Any fans of Indiana Jones type series or movies should like this TV series. Decent acting, stories, and music made it well worth watching. I like many others have my fingers crossed this will come out on DVD. It didn't quite catch on as well as the Jones movies, so I guess it was more of a Smith. But I know if you see it you won't be disappointed. Some great flying in one of the best planes of the period, a Grumman Goose. Fans of aviation should definitely check it out. If you like this series be sure to catch "Aviator" with Christopher Reeves, "High Road to China" with Tom Selleck, and "Snow Walker" with Barry Pepper. A bit more serious aviator survival movies, but well worth a look.
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27 of 29 people found the following review helpful By M. G Watson TOP 1000 REVIEWERVINE VOICE on September 24, 2011
Format: DVD Verified Purchase
"Tales of the Gold Monkey" is an easy show to make fun of. It is full of worn-out clichés, embarrassing stereotypes, stupid dialogue, needless narration, bad blue screen effects, cruddy matte paintings, ill-fitting stock footage, archaic costumes, cringeworthy acting, fake sets and utterly preposterous plots. When people try to defend this series, they often begin by pretending as if this isn't so, and thus fatally weaken their argument. I would never make the case that "Tales" was great television. I would actually start by acknowledging that in many ways it was terrible television...and then explain just why that doesn't make (hardly) any difference.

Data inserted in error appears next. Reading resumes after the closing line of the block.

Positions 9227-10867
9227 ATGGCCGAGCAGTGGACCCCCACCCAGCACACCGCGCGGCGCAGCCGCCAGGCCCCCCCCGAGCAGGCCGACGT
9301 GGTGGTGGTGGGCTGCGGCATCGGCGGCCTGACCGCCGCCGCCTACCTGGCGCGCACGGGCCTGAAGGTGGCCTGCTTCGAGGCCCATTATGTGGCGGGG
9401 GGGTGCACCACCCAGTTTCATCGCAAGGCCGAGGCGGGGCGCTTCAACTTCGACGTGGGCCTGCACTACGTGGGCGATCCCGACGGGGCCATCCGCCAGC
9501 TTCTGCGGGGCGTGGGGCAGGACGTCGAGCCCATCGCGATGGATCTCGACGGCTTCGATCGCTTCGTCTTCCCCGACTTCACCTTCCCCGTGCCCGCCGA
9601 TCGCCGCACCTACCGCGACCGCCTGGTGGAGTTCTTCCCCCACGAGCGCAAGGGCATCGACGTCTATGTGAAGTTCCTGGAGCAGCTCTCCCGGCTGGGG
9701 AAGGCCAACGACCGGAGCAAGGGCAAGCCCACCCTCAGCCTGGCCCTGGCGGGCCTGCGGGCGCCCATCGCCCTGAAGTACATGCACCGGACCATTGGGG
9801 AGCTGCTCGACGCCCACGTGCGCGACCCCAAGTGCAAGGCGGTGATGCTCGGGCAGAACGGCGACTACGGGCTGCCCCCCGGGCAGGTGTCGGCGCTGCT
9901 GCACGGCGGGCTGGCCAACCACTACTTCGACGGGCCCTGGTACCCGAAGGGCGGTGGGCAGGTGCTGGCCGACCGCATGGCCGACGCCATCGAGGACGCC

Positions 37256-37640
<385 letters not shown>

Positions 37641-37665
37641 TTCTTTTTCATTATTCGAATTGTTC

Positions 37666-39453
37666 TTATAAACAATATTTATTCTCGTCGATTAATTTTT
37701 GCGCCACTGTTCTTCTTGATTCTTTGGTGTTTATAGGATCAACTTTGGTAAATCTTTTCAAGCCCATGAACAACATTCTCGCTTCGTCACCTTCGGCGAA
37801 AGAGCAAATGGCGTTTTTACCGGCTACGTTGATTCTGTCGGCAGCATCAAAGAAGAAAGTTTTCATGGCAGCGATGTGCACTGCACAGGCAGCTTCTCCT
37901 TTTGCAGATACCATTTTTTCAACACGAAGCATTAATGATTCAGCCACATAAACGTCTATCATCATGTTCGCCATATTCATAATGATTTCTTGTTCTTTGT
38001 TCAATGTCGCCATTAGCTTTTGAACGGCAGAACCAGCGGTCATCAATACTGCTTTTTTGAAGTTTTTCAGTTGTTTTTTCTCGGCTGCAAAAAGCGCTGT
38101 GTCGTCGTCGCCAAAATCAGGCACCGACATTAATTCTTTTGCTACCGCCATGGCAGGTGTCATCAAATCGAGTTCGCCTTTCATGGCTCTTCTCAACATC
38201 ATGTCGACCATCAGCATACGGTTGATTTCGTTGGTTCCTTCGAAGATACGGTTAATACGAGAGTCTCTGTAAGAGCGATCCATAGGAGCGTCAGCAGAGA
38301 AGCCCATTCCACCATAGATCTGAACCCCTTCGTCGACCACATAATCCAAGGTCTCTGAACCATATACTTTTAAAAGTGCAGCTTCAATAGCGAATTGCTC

"Tales" is a series which even in 1982 was a rare breed: the action-adventure show. It recreated a period in history (the last period in history, actually) when vast areas of the Earth were still unconquered, and thus adventure and exploration still possible. We forget it now, but there was a time within the living memory of some people when a large portion of this planet still slept in the pre-industrial era, and wandering too far off the map could get you eaten by cannibals, devoured by wild beasts, or plunk you down amidst the ruins of a lost city. When men and women who lived on the edge of that map literally straddled the line between civilization and savagery, the known world and the deep blue. It was an era of explorers, treasure-hunters, missionaries, smugglers, sailors, silk-scarfed pilots, drunken storytellers, one-eyed traders, pirate, crooks, spies, unscrupulous businessmen, and empire-builders. And that is what "Tales of the Gold Monkey" was all about. That brawling, half-tamed lawless time when half the world was an unknown quantity and wonder was still possible. Think "Magnum P.I.